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STEM for the rich?

Various estimates suggest that fast-paced automation will replace over 85 million manufacturing jobs worldwide by the end of 2025. Job positions that are in high demand today will simply fall prey to STEM occupations, which have witnessed over 79 per cent growth in the last three decades.

It is essential to analyze how the world is gearing up for this transformation and where Pakistan stands. Gaining popularity in the early 1990s, STEM is a teaching approach that combines science, technology, engineering and mathematics. Rather than teaching them as discrete subjects, it integrates them into a cohesive learning paradigm based on real-world applications.

The focus on hands-on learning with real-world applications helps develop a variety of skill sets – also known as 21st-century skills – including technology literacy, problem-solving, critical thinking, decision-making, leadership, entrepreneurship, and more. In other words, it gives people the skills that make them ‘more employable’ and ready to meet the current labour demand.

Underpinning the importance and all-pervasiveness of STEM learning in the coming years, the World Economic Forum (WEF) in a report published in 2020 has predicted that 65 per cent of children entering primary school today will ultimately end up working in jobs that simply do not exist at present. In a rapidly changing world, it is therefore exceedingly important for them to learn and strengthen their 21st-century skills to stay relevant and in demand.

The world at large has quick enough to get in sync with the future requirements and market demands. Australia, for instance, has adopted the National STEM School Education Strategy 2016–2026 to focus on actions aimed at building students’ STEM capabilities through inquiry and problem-based learning.

The US and European and Scandinavian nations have also taken similar steps to stay ahead of time. Many Asian and South Asian countries including China, Bangladesh, Malaysia, Indonesia and Vietnam have also taken numerous steps to universalize STEM education. In 2016, India launched the Atal Tinkering Labs (ATL) programme under which it plans to set up this facility at schools across the country while equipping them with a range of technology, including 3D printers, robotics kits, and programming tools.

Pakistan too launched a project in 2020 to promote experiential learning in the country by establishing in the first phase special science labs in 40 select schools across the country. The facility was supposed to be extended to 400 schools to benefit hundreds of thousands of students to prepare a workforce capable of meeting the future demands.

The project is however yet to make a measurable impact in the absence of a reliable support system characterized by a standardized curriculum, infrastructure development and duly qualified teachers.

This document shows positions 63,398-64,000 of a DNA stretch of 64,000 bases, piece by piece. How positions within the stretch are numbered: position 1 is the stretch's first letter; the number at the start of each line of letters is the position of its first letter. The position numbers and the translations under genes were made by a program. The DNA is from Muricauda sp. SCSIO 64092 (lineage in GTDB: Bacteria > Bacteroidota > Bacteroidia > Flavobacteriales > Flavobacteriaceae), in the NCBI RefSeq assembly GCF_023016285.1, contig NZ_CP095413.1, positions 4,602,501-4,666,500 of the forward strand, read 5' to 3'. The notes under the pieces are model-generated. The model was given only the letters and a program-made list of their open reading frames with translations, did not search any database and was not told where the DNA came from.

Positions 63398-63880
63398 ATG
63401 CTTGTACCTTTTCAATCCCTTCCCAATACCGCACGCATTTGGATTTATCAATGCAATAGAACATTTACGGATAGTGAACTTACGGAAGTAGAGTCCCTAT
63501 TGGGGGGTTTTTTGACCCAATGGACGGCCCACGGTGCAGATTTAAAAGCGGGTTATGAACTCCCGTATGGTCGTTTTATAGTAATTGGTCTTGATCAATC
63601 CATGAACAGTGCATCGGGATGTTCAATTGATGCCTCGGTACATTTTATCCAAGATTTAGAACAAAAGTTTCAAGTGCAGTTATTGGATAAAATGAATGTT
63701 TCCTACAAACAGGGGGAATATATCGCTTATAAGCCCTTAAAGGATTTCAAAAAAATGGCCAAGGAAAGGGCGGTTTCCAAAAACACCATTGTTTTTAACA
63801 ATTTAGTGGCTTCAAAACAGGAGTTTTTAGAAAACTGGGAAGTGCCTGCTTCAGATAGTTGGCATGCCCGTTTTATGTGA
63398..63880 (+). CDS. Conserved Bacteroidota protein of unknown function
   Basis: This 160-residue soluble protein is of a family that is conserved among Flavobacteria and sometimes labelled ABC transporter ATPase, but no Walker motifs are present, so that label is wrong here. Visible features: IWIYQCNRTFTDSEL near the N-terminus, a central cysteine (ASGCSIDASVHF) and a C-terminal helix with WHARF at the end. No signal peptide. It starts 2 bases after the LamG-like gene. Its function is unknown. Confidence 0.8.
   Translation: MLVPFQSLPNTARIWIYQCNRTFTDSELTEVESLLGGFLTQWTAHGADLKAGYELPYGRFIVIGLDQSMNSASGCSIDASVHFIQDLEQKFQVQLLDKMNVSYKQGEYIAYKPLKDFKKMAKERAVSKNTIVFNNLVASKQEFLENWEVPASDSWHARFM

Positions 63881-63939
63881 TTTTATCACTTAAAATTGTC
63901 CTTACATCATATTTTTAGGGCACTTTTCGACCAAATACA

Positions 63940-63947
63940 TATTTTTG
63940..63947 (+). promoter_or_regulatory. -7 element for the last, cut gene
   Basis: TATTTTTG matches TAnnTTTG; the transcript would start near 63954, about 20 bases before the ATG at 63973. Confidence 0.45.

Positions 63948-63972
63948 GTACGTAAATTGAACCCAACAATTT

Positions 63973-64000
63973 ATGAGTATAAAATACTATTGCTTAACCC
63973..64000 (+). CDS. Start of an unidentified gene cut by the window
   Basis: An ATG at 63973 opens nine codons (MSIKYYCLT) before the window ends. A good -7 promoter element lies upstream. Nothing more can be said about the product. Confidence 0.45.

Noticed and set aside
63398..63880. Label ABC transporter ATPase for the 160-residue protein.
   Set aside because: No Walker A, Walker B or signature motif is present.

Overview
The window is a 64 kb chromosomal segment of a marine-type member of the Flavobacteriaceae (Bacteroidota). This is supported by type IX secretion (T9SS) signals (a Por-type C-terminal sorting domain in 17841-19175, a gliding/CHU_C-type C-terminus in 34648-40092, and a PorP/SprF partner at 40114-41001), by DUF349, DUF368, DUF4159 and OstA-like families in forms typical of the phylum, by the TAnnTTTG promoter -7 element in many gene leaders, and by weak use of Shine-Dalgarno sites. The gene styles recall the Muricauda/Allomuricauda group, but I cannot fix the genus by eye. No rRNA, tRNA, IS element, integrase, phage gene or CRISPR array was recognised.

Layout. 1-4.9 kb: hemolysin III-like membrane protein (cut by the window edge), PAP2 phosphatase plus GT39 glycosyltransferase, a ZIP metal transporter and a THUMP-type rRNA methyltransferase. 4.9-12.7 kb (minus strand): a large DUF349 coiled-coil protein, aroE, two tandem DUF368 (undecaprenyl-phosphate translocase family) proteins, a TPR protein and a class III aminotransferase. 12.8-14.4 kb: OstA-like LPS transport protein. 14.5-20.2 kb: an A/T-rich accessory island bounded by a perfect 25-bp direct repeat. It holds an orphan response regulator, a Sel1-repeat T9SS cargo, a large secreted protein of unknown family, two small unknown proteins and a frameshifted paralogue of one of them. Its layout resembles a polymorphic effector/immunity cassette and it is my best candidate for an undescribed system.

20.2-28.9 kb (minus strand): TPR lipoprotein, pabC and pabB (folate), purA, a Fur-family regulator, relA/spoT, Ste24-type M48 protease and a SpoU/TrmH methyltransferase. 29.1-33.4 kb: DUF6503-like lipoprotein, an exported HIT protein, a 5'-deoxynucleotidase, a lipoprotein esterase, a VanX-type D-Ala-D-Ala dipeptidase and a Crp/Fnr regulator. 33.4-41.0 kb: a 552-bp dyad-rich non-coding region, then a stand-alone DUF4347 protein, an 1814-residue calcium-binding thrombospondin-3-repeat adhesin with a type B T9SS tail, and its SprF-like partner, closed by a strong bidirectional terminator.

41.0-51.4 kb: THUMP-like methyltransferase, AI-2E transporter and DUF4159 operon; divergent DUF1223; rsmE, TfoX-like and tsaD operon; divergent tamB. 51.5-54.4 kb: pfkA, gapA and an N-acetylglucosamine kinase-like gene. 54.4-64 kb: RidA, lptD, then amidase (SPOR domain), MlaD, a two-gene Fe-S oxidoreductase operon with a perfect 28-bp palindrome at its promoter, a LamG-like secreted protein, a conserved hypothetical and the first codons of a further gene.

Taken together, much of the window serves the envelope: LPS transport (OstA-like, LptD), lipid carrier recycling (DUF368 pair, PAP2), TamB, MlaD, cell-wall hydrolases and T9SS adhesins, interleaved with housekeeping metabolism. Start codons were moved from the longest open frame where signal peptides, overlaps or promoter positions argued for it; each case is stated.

What various educationists and social scientists are concerned about is that STEM learning may eventually end up aggravating the deep-seated class-based distinction in Pakistani society. About one-third of the three million students enrolled in Pakistani universities and degree colleges are pursuing STEM degrees. But – as the HEC’s data show – a vast majority of them belong to private institutions, which cater to only 38 per cent of the enrolled students in the country.

With a curriculum that is more specific and specialized, private institutions are on the forefront to prioritize STEM education to help students become the leaders, innovators and game-changers of tomorrow in an increasingly information and technology-based world. Given the estimates of different organizations such as the US National Science Foundation that around 80 per cent of the jobs available during the next decade will require math and science skills, they are all set to produce a workforce fully prepared to grab such opportunities.

Last year, UN Secretary General Antonio Guterres while addressing the UN General Assembly raised concerns that this kind of selective promotion of quality education can eventually turn out to be a great divider instead of a great equalizer which understandably defies one of the fundamental objectives of learning in any society. Pakistan is unfortunately a classic example of this syndrome, which continues to challenge all those efforts aimed at the creation of an egalitarian and inclusive society.

The education sector is clearly under tremendous pressure today to respond to rapid technological advancements and societal changes taking place the world over. Experiential learning is just one of the many education models designed to prepare future generations to assert their utility and play a lead role in a cutthroat competition between humans, machines and algorithms.

Pakistan faces the additional challenge of welcoming a relatively new concept of learning without allowing it to accentuate the fault lines that are already tearing it apart at the moment.

Email: sabursayyid@gmail.com

Sabur Ali Sayyid, "STEM for the rich?," The News. 2023-06-12.
Keywords: Education , STEM education , Education sector , Entrepreneurship , Educationists , Antonio Guterres , China , Bangladesh , ATL , WEF